Diagnosis of chronic granulomatous disease and of its mode of inheritance by dihydrorhodamine 123 and flow microcytofluorometry

Eur J Pediatr. 1991 Jan;150(3):161-5. doi: 10.1007/BF01963557.


Dihydrorhodamine 123 (DHR) attached to membranes of granulocytes (PMN) and monocytes is caused to fluoresce by reactive oxygen intermediates (ROI) indicating the ability of phagocytes to produce these microbicide metabolites in a flow microcytofluorimeter. Whole blood samples from five boys with known chronic granulomatous disease (CGD) and from their mothers (and from one father and one grandmother), were examined following erythrocyte lysis in order to test this new method. An incubation period of 10 min with phorbol-myristate-acetate, followed by another 15 min incubation period with DHR before flow microcytofluorimetric analysis of 5 or 10 x 10(3) phagocytes, was sufficient to obtain the following results. PMN and monocytes from four patients with CGD could clearly not produce any ROI whereas cells from one patient displayed decreased activity in ROI production as compared to cells from a healthy donor. The X-linked mode of inheritance was detected in six carriers by the presence of two different cell populations (one normal ROI-producing and one negative or less active population). All the phagocytes from one mother produced ROI in normal amounts suggesting an autosomal mode of inheritance. All in all, the method presented provides a fast and most simple tool to diagnose CGD, to determine a decrease or total lack of ROI production and to establish the mode of inheritance of the disease.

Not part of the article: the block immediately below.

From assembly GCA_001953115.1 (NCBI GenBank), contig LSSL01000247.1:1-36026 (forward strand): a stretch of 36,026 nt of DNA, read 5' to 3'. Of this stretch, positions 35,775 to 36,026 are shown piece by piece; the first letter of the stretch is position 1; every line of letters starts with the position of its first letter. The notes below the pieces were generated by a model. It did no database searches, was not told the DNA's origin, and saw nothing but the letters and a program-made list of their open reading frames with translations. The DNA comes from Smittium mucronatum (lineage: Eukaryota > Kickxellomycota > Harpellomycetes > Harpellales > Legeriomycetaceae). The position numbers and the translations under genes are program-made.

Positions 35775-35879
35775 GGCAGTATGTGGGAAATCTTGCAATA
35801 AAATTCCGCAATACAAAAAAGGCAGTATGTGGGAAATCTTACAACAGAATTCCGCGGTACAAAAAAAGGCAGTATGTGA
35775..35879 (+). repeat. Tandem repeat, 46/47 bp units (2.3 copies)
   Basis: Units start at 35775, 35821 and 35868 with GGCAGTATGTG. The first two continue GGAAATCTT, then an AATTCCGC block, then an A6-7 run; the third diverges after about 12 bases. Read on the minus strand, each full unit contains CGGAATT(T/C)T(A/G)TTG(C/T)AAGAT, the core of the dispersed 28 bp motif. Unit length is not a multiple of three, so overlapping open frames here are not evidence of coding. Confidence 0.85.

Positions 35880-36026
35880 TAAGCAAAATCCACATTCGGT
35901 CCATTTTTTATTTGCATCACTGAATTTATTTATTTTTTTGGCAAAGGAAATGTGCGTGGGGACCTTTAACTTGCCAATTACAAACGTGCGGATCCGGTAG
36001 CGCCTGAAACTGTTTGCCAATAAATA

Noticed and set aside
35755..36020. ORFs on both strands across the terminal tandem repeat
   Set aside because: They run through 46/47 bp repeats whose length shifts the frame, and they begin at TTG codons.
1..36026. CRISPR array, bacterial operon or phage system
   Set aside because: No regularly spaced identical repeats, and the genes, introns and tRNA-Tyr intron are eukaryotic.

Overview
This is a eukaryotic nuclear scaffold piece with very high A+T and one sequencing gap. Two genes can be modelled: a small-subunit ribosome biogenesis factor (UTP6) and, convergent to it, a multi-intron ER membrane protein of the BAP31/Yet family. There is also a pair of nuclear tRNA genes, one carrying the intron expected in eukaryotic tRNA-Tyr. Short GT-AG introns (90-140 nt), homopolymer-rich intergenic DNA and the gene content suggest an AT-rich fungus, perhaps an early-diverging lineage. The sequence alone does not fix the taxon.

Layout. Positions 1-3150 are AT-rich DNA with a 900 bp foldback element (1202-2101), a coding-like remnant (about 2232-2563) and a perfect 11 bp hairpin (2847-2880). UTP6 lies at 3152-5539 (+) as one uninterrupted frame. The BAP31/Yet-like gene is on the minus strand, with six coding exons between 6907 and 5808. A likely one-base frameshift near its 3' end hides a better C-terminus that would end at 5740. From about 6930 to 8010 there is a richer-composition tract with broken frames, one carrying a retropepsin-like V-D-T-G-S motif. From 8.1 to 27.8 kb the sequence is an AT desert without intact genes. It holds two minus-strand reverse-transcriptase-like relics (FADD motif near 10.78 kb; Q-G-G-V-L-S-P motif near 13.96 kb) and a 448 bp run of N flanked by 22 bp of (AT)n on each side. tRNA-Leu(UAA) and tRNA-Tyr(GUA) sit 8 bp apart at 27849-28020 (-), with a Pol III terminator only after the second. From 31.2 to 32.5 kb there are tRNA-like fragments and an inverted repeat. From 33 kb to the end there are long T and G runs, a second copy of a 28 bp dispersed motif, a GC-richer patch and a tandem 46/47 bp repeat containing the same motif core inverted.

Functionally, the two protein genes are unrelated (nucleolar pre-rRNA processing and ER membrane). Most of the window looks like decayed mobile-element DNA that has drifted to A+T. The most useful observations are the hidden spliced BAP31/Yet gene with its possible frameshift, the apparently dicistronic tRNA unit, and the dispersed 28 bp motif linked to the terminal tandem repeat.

MeSH terms

  • Flow Cytometry / methods*
  • Granulocytes / metabolism
  • Granulomatous Disease, Chronic / diagnosis*
  • Granulomatous Disease, Chronic / genetics
  • Humans
  • Monocytes / metabolism
  • Oxygen / metabolism
  • Phagocytes / metabolism
  • Rhodamines*


  • Rhodamines
  • dihydrorhodamine 123
  • Oxygen